As a retired U.S. Army veteran who is 30 percent disabled, I use the Veterans Affairs health care system for my service-connected needs. I’ve found that my doctor and the staff are compassionate and do a good job for me.
But as a former member of the state House of Representatives, where I chaired the Veterans and Military Affairs Subcommittee and as the Florida coalitions director of Concerned Veterans for America, I hear from veterans all over the Sunshine State who have had a different experience.
Recently, Tampa’s WFLA-Ch. 8 investigated several stories about veterans not getting the care they earned. I hear similar stories, from veterans who have had appointments canceled, delayed or moved, and from those who can’t get the care they need at all. It bothers me because I believe every veteran deserves the same level of care that I get.
In February, the Veterans Affairs secretary revealed that approximately 19.7 million appointments had been canceled, delayed or moved since the onset of the COVID-19 pandemic.
This is in direct contravention of the VA Mission Act, which includes a provision “ensuring that covered veterans do not experience a lapse in care resulting from errors or delays by the department or its contractors or an unusual or excessive burden in accessing hospital care, medical services, or extended care services.”
We have been down this road before. The 2014 Phoenix VA scandal resulted in veterans dying for lack of timely care. We must not repeat that mistake.
We also must not accept the excuse that care is justifiably delayed because of the COVID-19 pandemic, which the VA has cited as a reason for scaling back community care.
Well before there were obvious problems at the VA due to COVID-19, Concerned Veterans for America was calling for a better utilization and implementation of the VA Mission Act’s community care program. We sent a set of policy recommendations to President Donald Trump and then-VA Secretary Robert Wilkie in March 2020 that would have ensured veterans maintained access to health care services and positioned the VA to utilize its resources to meet the dynamic needs of veterans as the coronavirus pandemic took off.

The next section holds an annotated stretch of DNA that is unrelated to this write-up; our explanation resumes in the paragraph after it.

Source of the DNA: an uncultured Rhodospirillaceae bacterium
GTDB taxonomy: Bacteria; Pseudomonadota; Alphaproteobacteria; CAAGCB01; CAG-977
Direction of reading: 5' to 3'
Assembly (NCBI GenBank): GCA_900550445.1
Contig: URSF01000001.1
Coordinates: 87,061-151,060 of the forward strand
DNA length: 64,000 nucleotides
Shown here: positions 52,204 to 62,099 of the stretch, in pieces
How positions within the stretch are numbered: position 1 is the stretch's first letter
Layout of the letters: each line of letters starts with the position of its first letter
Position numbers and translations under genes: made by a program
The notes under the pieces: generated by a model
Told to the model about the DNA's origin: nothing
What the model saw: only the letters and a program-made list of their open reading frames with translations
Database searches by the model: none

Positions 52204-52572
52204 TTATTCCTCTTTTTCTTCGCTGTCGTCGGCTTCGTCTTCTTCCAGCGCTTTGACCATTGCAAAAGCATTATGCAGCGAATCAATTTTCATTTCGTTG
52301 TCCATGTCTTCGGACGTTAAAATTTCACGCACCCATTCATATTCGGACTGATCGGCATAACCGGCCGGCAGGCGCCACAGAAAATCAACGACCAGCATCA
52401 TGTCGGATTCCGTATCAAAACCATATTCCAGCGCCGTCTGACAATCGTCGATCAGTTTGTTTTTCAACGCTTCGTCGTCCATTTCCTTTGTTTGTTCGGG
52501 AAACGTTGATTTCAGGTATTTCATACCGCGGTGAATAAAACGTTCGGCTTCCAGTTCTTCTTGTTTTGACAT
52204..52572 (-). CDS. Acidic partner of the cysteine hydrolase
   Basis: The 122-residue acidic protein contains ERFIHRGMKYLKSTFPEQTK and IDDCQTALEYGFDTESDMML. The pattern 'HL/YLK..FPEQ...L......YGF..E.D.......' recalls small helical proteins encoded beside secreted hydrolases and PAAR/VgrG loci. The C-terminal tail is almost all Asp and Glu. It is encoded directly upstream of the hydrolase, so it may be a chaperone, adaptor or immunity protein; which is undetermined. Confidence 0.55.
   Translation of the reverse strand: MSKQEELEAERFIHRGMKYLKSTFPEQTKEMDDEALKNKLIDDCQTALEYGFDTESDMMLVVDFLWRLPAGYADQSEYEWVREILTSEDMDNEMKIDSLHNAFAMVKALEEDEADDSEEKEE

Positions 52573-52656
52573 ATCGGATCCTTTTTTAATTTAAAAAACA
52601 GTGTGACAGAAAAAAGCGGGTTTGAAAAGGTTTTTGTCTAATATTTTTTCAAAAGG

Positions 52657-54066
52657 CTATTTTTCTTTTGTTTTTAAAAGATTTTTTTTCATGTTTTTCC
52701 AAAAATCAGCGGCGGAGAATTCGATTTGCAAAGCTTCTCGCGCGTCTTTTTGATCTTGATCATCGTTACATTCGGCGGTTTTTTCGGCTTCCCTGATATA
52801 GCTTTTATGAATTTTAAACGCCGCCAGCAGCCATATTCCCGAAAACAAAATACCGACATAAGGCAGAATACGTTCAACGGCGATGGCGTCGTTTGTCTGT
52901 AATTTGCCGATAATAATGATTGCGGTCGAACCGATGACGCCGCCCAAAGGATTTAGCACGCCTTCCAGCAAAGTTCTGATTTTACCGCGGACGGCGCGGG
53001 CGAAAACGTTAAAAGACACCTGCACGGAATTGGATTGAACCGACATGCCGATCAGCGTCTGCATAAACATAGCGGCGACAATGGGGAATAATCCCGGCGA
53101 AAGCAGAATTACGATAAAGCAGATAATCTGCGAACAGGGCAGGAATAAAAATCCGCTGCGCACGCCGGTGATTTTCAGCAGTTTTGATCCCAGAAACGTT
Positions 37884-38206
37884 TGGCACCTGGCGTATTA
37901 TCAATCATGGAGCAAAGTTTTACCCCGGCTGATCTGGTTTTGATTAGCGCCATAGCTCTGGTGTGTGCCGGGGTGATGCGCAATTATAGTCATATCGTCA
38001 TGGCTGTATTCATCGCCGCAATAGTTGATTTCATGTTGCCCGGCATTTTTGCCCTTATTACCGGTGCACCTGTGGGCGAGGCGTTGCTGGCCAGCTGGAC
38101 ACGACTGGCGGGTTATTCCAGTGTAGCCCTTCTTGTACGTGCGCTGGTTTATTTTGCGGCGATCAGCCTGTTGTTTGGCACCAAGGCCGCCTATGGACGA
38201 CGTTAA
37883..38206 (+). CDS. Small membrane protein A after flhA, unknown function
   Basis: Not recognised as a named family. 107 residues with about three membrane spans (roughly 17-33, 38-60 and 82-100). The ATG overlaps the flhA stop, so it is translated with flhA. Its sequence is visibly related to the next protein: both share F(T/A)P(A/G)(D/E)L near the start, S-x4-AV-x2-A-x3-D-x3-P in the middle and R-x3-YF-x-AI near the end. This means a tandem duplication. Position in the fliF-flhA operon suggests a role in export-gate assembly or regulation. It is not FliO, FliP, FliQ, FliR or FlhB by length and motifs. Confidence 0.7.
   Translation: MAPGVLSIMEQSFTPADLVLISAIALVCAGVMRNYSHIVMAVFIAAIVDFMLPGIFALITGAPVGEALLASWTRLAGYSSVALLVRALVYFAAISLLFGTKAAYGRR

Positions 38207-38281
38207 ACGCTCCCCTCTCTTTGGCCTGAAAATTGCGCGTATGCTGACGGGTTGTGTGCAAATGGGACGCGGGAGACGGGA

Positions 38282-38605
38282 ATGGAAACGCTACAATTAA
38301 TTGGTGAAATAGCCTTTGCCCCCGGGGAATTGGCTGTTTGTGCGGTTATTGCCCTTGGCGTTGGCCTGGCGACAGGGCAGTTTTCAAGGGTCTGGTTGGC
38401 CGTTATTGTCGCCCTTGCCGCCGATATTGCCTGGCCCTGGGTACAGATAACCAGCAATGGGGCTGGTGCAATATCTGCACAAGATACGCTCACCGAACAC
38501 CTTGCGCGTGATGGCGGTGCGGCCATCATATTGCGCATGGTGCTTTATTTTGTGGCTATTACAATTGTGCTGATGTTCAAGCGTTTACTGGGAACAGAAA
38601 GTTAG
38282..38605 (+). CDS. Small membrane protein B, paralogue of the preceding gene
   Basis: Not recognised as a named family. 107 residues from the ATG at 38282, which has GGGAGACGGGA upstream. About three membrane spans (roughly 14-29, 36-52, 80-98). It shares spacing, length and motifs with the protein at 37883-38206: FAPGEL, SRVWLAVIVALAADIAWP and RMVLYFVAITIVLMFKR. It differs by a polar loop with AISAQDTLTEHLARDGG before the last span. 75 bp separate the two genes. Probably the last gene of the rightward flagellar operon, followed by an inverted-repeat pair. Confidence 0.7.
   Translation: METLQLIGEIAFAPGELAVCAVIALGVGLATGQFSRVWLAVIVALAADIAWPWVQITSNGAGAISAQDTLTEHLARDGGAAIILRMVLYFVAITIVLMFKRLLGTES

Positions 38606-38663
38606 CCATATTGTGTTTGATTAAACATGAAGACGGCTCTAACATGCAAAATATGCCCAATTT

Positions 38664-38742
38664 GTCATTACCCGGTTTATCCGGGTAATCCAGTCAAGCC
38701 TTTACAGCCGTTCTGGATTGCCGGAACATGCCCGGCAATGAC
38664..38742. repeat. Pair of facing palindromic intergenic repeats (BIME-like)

Despite our efforts and those of some members of Congress, the VA did not change course.
So the problems we are seeing now, like those that plagued the VA seven years ago, were predicted and preventable.
It doesn’t have to be this way. The VA health system is filled with dedicated doctors, nurses, and other providers. I testified in the Florida House about the advances the VA has made in tele-health. But celebrating the successes does not mean we can afford to ignore the problems.
The VA Mission Act was supposed to implement a better process, but still there seems to be no accountability. Veterans are met with lost appointments, low-quality facilities and life-threatening delays in care, while those in authority in Washington plod along practicing business as usual.
For these problems to be fixed, we need to hold our elected leaders accountable, demand that the VA follow the law, and provide veterans the health care they earned in a quality VA facility or in the communities in which they live.
Jimmie T. Smith is Florida coalition director of Concerned Veterans for America. He is retired from the U.S. Army, a former Republican state representative and former Citrus County commissioner.